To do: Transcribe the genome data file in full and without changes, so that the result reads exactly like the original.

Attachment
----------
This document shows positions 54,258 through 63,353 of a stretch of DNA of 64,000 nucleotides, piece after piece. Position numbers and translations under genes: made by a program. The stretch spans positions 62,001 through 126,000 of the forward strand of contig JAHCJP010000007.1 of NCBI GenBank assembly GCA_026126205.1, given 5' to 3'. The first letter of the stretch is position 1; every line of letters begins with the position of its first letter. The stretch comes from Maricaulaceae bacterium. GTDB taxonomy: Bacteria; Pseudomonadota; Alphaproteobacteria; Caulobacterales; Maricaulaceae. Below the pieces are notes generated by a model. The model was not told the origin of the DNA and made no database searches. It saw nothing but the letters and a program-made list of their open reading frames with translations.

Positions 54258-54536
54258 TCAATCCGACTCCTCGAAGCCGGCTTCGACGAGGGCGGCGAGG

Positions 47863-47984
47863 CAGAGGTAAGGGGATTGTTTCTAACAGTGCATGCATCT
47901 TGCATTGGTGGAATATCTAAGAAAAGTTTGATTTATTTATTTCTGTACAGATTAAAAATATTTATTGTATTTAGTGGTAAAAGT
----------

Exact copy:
This document shows positions 54,258 through 63,353 of a stretch of DNA of 64,000 nucleotides, piece after piece. Position numbers and translations under genes: made by a program. The stretch spans positions 62,001 through 126,000 of the forward strand of contig JAHCJP010000007.1 of NCBI GenBank assembly GCA_026126205.1, given 5' to 3'. The first letter of the stretch is position 1; every line of letters begins with the position of its first letter. The stretch comes from Maricaulaceae bacterium. GTDB taxonomy: Bacteria; Pseudomonadota; Alphaproteobacteria; Caulobacterales; Maricaulaceae. Below the pieces are notes generated by a model. The model was not told the origin of the DNA and made no database searches. It saw nothing but the letters and a program-made list of their open reading frames with translations.

Positions 54258-54536
54258 TCAATCCGACTCCTCGAAGCCGGCTTCGACGAGGGCGGCGAGG

Positions 47863-47984
47863 CAGAGGTAAGGGGATTGTTTCTAACAGTGCATGCATCT
47901 TGCATTGGTGGAATATCTAAGAAAAGTTTGATTTATTTATTTCTGTACAGATTAAAAATATTTATTGTATTTAGTGGTAAAAGT